UF scientists help wildlife parks mobilize against poaching
by Samantha Murray, University of Florida
- Illegal poaching is a threat to wildlife conservation around the world.
- Park rangers can combat poaching, but they can be used more strategically.
- UF researchers have developed tools to help park managers use ranger patrols more efficiently at the same or lower cost.
Poaching threatens wildlife conservation around the world, and it’s a top concern in protected conservation areas and parks, where rangers patrol the wilderness in an effort to deter and document this kind of illegal activity.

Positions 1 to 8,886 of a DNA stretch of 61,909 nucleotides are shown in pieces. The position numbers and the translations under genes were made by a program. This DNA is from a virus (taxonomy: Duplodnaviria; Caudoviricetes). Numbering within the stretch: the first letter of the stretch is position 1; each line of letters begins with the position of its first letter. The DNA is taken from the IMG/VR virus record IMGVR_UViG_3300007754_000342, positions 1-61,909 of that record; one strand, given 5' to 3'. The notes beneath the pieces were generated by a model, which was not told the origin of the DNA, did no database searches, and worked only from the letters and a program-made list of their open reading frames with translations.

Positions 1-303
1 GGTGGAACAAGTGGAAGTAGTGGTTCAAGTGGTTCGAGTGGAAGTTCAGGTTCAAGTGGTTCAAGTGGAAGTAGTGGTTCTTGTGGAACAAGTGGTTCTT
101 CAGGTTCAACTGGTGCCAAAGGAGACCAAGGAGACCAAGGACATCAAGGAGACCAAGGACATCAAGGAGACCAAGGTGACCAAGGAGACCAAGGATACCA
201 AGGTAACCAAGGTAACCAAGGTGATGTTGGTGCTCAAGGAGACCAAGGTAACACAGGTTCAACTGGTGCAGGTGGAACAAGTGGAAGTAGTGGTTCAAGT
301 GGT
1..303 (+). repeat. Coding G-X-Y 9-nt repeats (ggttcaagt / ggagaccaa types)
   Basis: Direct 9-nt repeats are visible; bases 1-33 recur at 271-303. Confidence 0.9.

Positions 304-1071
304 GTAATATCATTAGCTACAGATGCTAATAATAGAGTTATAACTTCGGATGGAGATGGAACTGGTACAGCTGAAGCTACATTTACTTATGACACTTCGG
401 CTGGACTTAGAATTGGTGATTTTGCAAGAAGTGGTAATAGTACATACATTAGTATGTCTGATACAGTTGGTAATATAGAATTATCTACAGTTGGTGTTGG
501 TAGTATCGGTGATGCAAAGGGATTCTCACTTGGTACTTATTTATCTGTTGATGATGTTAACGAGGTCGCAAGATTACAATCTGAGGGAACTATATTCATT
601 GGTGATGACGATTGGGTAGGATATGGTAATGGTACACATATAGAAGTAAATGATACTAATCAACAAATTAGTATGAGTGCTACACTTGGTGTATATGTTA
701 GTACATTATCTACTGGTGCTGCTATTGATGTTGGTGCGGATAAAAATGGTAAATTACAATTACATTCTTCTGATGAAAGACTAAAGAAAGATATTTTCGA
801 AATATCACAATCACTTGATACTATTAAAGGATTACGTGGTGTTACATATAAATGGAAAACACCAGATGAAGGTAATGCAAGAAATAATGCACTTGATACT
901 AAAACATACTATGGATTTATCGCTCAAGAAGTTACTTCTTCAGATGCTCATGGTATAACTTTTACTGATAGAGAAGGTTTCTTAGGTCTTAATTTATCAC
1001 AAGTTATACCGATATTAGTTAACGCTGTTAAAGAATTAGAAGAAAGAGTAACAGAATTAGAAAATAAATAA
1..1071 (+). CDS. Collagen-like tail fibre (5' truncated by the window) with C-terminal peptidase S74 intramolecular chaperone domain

A team of researchers led by scientists at the University of Florida has developed new decision-making tools to help park managers put a dent in the multibillion-dollar illegal wildlife trade while staying within their budgets.
“Ranger patrols are used in many protected areas around the world as a means to combat illegal activity such as poaching,” said Jennifer Moore, a postdoctoral researcher with the UF/IFAS wildlife ecology and conservation department. “Using the tools from this study, the efficiency of ranger patrols can be improved, resulting in further reduction of illegal activity at the same or even lower costs.
Read the Ecological Applications paper: https://esajournals.onlinelibrary.wiley.com/doi/10.1002/eap.2337